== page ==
Kyiv Post

Ukrainians studying in US serve as cross-cultural envoys to enrich both lands

- By Illia Ponomarenk­o ponomarenk­o@

Ukraine has spent more than seven years defending Russia’s aggression. The United States has been its best friend throughout.

Since 2014, Washington has spent nearly $2.5 billion to provide Ukraine’s military with everything from secure radio sets to tank killers and even warships.

Despite the leadership changes in the White House and the work of pro-Russian lobbyists, Ukraine still enjoys broad bipartisan support in Congress and annual defense assistance.

Yet, despite this generosity, Ukraine’s defense community still has a long wish list.

The country desperatel­y needs to replenish its aging air force with more advanced American jets, even used ones. It can also use American anti-ship missiles and a modern air defense grid to defend vital infrastruc­ture.

Costs may be high. But many experts believe that helping plug holes in Ukraine’s defense is justified, as it effectivel­y prevents the Kremlin from unleashing more aggression against Europe.

Perspectiv­es optimistic

Even though Ukraine has not seen shipments of major weapons like Javelin anti-tank missiles in 2021, U.S. security assistance has been

bountiful. This year, Ukraine has already received $275 million for security alone.

The aid includes supplies that troops in Donbas greatly need:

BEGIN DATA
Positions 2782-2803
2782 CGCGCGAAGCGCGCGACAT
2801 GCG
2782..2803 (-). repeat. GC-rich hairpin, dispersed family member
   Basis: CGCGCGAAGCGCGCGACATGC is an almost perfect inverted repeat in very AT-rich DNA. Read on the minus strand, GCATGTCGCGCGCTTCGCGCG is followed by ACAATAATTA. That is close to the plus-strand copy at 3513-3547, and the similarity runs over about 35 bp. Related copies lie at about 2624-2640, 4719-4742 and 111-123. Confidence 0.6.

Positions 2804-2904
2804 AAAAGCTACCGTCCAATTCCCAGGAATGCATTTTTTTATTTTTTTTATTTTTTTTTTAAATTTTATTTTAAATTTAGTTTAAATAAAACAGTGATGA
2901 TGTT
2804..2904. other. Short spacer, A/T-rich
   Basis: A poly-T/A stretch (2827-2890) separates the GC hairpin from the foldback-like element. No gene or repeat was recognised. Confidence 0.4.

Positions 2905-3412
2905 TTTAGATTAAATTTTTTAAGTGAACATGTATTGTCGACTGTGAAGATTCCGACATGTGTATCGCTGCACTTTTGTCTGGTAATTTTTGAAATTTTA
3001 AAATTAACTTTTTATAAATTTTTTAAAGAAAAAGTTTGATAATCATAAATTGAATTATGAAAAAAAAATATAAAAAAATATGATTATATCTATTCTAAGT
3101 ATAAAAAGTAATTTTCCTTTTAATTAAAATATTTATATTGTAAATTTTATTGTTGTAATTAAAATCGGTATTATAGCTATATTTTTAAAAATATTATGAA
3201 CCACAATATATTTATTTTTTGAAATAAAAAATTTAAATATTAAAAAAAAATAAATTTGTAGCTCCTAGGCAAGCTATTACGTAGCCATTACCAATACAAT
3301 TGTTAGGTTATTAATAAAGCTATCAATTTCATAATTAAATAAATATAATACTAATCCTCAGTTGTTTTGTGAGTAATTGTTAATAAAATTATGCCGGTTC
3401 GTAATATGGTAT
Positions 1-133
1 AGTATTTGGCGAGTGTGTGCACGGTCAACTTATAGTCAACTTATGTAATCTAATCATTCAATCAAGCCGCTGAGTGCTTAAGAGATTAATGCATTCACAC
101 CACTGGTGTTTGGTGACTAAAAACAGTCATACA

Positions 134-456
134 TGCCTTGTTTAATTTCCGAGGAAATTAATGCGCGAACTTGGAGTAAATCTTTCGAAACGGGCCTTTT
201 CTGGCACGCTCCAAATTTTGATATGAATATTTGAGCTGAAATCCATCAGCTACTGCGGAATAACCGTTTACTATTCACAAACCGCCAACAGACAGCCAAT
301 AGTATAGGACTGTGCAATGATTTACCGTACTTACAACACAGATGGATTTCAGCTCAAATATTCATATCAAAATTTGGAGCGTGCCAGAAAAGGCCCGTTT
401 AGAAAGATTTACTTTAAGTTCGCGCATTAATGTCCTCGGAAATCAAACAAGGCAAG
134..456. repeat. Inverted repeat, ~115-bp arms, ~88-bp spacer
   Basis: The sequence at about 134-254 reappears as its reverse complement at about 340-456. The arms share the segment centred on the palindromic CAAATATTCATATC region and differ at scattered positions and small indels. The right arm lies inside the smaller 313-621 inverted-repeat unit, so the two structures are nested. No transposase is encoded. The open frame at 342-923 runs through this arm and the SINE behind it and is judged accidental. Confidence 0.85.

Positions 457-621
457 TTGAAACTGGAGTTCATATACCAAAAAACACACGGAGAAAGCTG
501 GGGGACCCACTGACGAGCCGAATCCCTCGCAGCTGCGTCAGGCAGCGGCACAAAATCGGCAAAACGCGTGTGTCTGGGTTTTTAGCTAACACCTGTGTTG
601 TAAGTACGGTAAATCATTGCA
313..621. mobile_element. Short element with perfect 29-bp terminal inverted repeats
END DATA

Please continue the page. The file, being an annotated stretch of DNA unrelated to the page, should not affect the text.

medical kits, drone jammers, counter-artillery radar systems, secure radio sets and electronic warfare equipment.

The U. S. is also helping Ukraine resurrect the naval power it lost during the 2014 invasion of Crimea.

According to President Volodymyr Zelensky, the country expects to acquire its first Mark VI patrol boats from the U.S. as soon as 2022.

According to a 2020 contract, the U.S. is building the boats from scratch and intends to provide Ukraine with six fully armed vessels as part of a nearly $600 million defense assistance package. Ukraine has the option of buying ten more.

The new gunboats are expected to guard Ukraine’s littoral waters, joining the two Island-class patrol boats previously donated by Washington. Soon, the U. S. Coast Guard will supply three more Islands and Ukraine is already preparing the crews to man them.

U.S. aid has not passed by the forces on the shore. In February, Ukraine welcomed a new shipment of 20 Humvees and 84 airboats for its marines and special operations forces.

Interrupti­on scare

On June 18, U.S. media reported that $100 million in defense aid to Ukraine, which included lethal weapons, was frozen by the administra­tion of President Joe Biden.

The rumors brought back bad memories from 2019, when former U. S. President Donald Trump put a hold on $400 million in Congressap­proved military aid to Ukraine to force Kyiv to dig up dirt on Biden.

In a statement, the White House denied freezing aid and said that the $100 million had been prepared as an additional aid package in the event of Russia’s full-fledged invasion of Ukraine, which was luckily avoided during the Kremlin’s spring military buildup near Ukraine’s borders.